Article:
A major contributor to the success of Private Businesses has been support from the Nigerian government to this sector. Given the various potential advantages from a thriving SMEs sector, the Nigerian government/policy makers have enacted various policies and interventions to promote SME development and to ensure the sector‘s sustainability and survival. Financial assistance as well as training in technical aspects of business, marketing and management skills is among the support from the government for this sector. These policies and support have successfully stimulated the growth of this sector. Despite the increasing interest in the SME sector, there is a dearth of academic research into Private Businesses in Imo state including their impact of accounting systems.

Research has shown that Accounting systems have a role in ensuring that the management of a firm is efficient and effective and may also improve performance. Accounting systems also peNit firms to compete in the market place and reduce the likelihood of business failure. Given these advantages from AT use, it is important to promote knowledge and awareness of accounting systems among small business in Nigeria so that firms may benefit from the advantages that have been highlighted above. FurtheNore, in a Nigerian context, this lack of research into Accounting systems and SMEs may result in a failure by government to appreciate the importance of accounting systems for SMEs. For example, knowledge of accounting systems is not included in management skills training for entrepreneurs provided by the government. This research may ensure that policy makers are better infoNed. Therefore the thesis addressed this literature gap by investigating four research questions:

What is the extent of the impact of accounting systems by Private Businesses in Imo state?

  1. What are the roles of accounting in Private Businesses‘ management?
  2. What factors affect the extent of the impact of accounting systems by SMEs?
  3. Is there a positive relationship between the impact of accounting systems and the performance of the business?

Research questions 3 and 4 were expressed in terms of the following two general hypotheses for empirical testing:

H1: There are significant and positive relationships between selected contingent factors and the impact of accounting systems.

H2: There is a significant and positive relationship between the impact of accounting systems and organizational performance.  

The four research questions were answered through evidence obtained from a survey of 1,000 Private Businesses in Imo state, which elicited 160 useable responses. Three main type of analyses; descriptive; bivariate and multivariate were undertaken to help answering the above research questions. The main conclusions for each research question are as follows:

Implications and recommendation

This research concerns the impact of accounting systems by SMEs. Although there is a body of literature examining the impact of accounting systems, the focus has been on larger firms and no previous research has exclusively addressed the impact of accounting systems in Private Businesses particularly in a developing country. This research therefore makes its own specific contribution by providing knowledge of accounting systems in Private Businesses in a developing country. The research is distinct not only because it documents the uptake of accounting systems among SMEs; but also because it addresses the roles of accounting systems in the management of Private Businesses; investigates factors affecting the impact of accounting systems, and examines the impact of accounting systems on the performance of firms in Private Business sector.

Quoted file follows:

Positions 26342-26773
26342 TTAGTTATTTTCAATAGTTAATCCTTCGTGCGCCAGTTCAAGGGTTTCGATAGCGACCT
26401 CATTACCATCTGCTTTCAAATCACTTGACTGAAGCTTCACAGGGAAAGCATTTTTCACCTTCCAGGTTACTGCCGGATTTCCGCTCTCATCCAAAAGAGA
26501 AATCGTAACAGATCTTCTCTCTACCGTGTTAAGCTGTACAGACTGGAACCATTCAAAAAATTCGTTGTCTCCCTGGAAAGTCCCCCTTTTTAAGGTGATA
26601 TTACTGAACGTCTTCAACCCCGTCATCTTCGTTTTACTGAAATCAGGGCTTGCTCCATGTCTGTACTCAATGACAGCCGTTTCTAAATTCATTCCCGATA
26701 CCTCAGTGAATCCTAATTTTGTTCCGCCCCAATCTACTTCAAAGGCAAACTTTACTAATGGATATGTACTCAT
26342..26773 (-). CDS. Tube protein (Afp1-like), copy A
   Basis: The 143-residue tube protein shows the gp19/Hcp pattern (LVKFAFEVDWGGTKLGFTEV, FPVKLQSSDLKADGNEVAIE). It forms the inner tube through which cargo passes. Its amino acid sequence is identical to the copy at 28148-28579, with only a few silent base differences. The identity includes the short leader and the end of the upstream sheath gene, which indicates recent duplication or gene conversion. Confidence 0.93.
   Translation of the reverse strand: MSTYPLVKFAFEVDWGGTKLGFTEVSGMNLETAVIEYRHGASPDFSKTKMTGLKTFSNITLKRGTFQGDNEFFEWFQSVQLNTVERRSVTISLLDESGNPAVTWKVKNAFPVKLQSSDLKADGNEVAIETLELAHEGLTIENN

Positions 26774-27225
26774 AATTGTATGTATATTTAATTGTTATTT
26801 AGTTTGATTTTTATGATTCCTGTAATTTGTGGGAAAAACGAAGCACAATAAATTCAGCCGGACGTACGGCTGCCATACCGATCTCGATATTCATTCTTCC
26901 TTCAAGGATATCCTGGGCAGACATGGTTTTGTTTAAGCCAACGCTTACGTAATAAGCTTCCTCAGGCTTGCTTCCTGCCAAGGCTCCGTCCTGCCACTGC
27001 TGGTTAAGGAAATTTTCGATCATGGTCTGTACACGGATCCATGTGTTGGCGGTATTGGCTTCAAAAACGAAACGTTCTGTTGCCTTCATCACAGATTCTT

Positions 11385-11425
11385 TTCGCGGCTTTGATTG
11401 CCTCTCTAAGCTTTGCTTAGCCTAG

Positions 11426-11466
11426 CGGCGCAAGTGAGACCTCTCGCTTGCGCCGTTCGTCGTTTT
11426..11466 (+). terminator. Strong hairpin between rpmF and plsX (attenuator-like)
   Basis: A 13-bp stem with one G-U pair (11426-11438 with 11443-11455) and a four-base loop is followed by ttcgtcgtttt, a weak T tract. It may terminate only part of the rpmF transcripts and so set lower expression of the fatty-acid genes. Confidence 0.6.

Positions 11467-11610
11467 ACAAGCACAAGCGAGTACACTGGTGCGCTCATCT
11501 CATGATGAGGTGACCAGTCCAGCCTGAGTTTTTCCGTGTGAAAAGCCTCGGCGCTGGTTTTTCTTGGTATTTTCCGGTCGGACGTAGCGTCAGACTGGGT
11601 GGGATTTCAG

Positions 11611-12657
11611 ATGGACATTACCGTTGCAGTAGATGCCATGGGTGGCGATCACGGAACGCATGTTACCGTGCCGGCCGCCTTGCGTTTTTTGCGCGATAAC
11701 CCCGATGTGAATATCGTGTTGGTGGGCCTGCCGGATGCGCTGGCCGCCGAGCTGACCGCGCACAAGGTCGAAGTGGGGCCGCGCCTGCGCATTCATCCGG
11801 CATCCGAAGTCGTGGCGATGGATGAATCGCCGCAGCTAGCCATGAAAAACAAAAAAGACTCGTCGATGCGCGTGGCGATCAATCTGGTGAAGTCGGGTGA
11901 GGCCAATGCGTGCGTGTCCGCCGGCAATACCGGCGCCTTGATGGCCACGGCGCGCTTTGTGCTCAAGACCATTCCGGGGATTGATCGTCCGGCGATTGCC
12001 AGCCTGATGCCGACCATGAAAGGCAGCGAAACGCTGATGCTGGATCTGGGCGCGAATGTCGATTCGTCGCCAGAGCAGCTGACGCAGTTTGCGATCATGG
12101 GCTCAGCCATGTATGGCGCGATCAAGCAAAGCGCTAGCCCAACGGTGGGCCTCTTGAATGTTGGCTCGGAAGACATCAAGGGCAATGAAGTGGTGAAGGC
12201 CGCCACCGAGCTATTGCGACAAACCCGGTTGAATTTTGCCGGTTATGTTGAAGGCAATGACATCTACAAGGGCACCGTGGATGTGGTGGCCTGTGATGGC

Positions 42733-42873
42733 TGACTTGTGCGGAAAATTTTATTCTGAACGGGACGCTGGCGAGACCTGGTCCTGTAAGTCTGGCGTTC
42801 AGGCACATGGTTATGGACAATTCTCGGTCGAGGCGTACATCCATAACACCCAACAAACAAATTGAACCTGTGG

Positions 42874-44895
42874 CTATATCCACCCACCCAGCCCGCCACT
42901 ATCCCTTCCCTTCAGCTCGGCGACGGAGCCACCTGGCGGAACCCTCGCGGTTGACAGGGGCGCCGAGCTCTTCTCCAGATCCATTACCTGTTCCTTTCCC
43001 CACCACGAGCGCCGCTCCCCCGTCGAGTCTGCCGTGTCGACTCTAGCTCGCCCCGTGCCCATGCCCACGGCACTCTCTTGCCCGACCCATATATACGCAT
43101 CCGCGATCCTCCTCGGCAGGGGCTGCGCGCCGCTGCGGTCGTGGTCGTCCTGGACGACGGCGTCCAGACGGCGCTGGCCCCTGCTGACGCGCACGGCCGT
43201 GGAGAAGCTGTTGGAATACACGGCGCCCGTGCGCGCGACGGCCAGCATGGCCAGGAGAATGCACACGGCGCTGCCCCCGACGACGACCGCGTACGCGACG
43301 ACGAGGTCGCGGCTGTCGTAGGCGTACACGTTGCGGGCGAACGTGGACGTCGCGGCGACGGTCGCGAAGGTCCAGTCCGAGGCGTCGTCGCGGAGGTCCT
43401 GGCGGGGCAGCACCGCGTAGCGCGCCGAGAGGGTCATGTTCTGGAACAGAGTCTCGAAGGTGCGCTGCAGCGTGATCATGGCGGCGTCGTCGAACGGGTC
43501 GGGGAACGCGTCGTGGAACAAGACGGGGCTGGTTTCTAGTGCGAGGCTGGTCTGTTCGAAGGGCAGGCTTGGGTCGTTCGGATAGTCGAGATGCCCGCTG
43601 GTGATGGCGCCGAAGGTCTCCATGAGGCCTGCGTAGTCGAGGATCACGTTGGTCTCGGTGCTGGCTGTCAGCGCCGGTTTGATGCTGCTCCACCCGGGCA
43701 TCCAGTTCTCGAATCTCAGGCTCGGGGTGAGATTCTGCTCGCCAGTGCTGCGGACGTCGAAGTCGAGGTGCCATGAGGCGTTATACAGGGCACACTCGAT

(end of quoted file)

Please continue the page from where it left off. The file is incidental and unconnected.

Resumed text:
By filling this research gap, this study has sought to advance understanding of recent developments of accounting systems in Private Businesses particularly in a developing country context by adding new empirical evidence to the body of knowledge on the impact of accounting systems as well as responding to calls for research into Accounting systems in small business (see Mitchell et al., 1998; Mitchell and Reid, 2000; and Nimtrakoon, 2009).

This research considers a broad range of accounting systems instead of focusing on a single AT or a limited set of accounting systems. The information will increase an understanding on how far small businesses have taken advantages of the available Accounting systems and whether they have adopted newly developed techniques to some extent.

Using the notion of contingency theory as a foundation, this research has also advanced the current state of knowledge by shedding light on factors influencing the impact of accounting systems in small businesses in a developing country. The findings indicate that Accounting systems can be influenced by external environment as well as by factors within the organization. As such this research has responded to the recent calls for additional contingency based research in accounting in order to enhance understanding of potential contingency factors which explain the impact of accounting systems (Chenhall and Langfield-Smith, 1998; and El-Ebaishi et al., 2003). It extends the body of knowledge that use contingency theory to explore the significance of contingency variables in small businesses.